As a writer, you always kind of hate to take a fellow writer to task. We’re an eclectic bunch with opinions as sharp and varied as shards of glass, yet there’s an inherent solidarity in the way we lay our voices (and souls) bare for the world through our words.
But, as is often the case in life, sometimes you come across something you just can’t let fly under the radar — and, today, that something comes by way of a specific subset of my peers: The male journalists who are spinning the sexualization and oversimplification of women into a trend.
You may know them as the dudes who write sexist think pieces about actresses, female musicians and other women in entertainment.
This think piece is for you, guys.
Last month, you — and very specifically music critic Art Tavana — penned an overtly inflammatory think piece in LA Weekly about 23-year-old musician Sky Ferreira. It started by comparing Ferreira’s breasts to that of Madonna’s.
“Boobs”, “knockers”, “killer tits”, all were qualifiers you used in describing these women who, last time I checked, didn’t play guitar or sing to sold out arenas with their breasts.
And just when we thought there was a sliver of a chance you were attempting to (and failing at) being satirical, you described Ferreira as being “too nasty to be anyone’s schoolgirl fantasy.”
Congratulations! In one article supposedly about the promising future of an up-and-coming pop star, you managed to reduce not one, but two incredibly talented women to little more than the sum of their actual, anatomical parts.
The focus stalled out on Ferreira’s perceived sexiness and never shifted into her actual craft. Because a woman’s talent is, what? Contingent on her sex appeal?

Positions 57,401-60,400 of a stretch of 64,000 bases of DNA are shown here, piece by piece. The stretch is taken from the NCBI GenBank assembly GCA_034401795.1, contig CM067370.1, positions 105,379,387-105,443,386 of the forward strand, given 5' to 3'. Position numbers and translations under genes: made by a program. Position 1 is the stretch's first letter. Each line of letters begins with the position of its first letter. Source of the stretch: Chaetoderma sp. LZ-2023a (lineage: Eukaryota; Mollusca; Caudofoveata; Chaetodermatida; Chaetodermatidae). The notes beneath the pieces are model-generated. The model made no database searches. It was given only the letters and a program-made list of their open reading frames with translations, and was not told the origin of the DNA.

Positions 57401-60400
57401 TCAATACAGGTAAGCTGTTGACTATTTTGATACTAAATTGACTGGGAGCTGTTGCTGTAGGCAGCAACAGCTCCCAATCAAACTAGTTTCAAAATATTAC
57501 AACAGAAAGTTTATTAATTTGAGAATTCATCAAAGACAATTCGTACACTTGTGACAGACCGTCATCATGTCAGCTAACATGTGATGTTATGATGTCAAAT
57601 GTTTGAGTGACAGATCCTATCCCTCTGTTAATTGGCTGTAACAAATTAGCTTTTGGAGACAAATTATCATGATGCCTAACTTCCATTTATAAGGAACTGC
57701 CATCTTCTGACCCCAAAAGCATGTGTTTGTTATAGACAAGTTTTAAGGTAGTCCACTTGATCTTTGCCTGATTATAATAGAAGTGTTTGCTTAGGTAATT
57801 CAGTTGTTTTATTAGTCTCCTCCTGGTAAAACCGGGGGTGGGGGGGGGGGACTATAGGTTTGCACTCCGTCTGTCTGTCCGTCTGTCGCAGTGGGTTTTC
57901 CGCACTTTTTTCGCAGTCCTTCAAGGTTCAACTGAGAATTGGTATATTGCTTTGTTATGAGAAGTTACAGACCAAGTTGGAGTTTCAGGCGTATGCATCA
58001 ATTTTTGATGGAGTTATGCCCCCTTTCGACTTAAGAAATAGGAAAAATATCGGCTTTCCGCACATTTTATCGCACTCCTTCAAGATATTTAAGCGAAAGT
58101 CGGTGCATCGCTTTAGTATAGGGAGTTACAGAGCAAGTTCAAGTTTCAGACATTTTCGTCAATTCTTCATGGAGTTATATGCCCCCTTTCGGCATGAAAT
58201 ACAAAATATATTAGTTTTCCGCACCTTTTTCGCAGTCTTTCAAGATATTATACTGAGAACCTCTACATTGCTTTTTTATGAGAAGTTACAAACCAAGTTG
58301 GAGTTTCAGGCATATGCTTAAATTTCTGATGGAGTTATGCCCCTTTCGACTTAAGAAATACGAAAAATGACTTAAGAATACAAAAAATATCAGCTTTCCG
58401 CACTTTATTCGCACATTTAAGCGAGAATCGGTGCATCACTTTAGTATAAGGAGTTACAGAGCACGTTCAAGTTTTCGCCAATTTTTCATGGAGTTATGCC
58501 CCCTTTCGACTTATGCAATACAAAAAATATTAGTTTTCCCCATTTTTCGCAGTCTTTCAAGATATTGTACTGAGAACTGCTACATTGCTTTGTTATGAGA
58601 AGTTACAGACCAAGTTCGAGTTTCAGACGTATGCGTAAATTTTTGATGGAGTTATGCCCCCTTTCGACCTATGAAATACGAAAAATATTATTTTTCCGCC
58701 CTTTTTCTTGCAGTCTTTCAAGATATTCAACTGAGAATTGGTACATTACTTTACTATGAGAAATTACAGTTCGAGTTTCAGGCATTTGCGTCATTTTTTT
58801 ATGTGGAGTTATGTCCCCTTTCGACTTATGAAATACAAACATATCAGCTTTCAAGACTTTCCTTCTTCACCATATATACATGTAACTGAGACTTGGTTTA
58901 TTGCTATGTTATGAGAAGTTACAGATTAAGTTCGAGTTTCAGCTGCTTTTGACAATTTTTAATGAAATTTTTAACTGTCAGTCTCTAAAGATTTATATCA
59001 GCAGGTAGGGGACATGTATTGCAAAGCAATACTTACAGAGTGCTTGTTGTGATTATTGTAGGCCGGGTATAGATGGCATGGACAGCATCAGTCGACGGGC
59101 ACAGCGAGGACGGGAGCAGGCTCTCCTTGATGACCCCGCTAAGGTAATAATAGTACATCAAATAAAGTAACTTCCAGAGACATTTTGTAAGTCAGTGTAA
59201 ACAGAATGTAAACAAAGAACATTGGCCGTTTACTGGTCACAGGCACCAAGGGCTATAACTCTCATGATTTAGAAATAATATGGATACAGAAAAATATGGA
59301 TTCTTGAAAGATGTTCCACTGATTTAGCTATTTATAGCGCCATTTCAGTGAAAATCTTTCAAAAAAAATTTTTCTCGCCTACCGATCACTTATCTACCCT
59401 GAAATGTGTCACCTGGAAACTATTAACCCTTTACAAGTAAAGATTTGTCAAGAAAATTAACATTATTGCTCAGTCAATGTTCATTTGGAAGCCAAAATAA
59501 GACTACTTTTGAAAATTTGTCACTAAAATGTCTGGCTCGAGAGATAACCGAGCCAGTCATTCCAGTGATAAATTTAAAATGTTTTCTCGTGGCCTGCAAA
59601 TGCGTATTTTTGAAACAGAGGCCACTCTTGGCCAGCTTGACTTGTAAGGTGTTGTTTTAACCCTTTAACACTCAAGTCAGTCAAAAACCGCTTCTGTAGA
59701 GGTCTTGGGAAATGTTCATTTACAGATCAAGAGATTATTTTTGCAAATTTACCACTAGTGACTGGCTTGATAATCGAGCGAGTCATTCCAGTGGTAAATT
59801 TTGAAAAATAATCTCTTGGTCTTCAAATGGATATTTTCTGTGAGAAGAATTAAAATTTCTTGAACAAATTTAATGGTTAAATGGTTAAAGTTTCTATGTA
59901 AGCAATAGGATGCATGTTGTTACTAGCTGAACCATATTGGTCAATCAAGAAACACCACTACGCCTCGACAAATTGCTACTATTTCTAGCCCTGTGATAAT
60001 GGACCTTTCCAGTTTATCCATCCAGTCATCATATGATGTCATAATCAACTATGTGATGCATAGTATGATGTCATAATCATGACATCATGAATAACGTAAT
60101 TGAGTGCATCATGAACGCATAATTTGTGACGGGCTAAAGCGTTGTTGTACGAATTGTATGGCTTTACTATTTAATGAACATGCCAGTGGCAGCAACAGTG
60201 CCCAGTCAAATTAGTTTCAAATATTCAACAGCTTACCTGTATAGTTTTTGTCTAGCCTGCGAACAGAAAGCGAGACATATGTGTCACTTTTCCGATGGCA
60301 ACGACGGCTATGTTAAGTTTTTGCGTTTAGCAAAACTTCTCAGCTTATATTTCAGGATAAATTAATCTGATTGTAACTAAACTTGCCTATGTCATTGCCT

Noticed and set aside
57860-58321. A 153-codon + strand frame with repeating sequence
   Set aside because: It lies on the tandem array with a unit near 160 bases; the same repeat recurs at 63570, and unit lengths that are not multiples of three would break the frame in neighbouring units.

For her part, Ferreira did not take kindly to being the wet dream you wordsmithed — she responded accordingly in a series of scathing tweets underscoring that she is “obviously a lot more than my ‘sex appeal’ or my ‘knockers.'”
Sadly, though, Tavana isn’t the only male journalist getting his rocks off by weighing in on how women in Hollywood look and why that’s important to him.
Last week, Variety‘s Chief Film Critic, Owen Gleiberman, devoted an entire think piece to why he is so damn concerned about Renée Zellweger’s face. In an article titled, “Renée Zellweger: If She No Longer Looks Like Herself, Has She Become a Different Actress?” the writer cited his concerns with how our “vanity-fueled image culture” is sparking an epidemic of women in Hollywood suffering from a “rejection of self.”
In no uncertain terms, Gleiberman admits he feels betrayed by the fact Zellweger doesn’t look exactly like she did, say, five or ten years ago. And, what’s worse, he tenders this complaint under the guise of concern… a sexist, ageist insult cloaked in a compliment.
Sure, Zellweger was beautiful, he said. Just not Julia Roberts beautiful, he said. Like Barbara Stanwyck, Joan Fontaine and Bette Davis, Zellweger was never one of Hollywood’s “beauty contest winners,” he said.
Gleiberman wrapped up his reductive observations about women by lamenting the “fascist standards of the new American beauty.” Here is a man, writing an entire article devoted to devaluing a woman’s professional worth based on her appearance, wondering why women in Hollywood feel so compelled to alter themselves to conform to such standards of beauty.
The irony of it is almost too much to bear.
Then, on Thursday, yet another illuminating commentary emerged from the camp of men who write about women in the entertainment industry through the lens of their looks, their sexuality.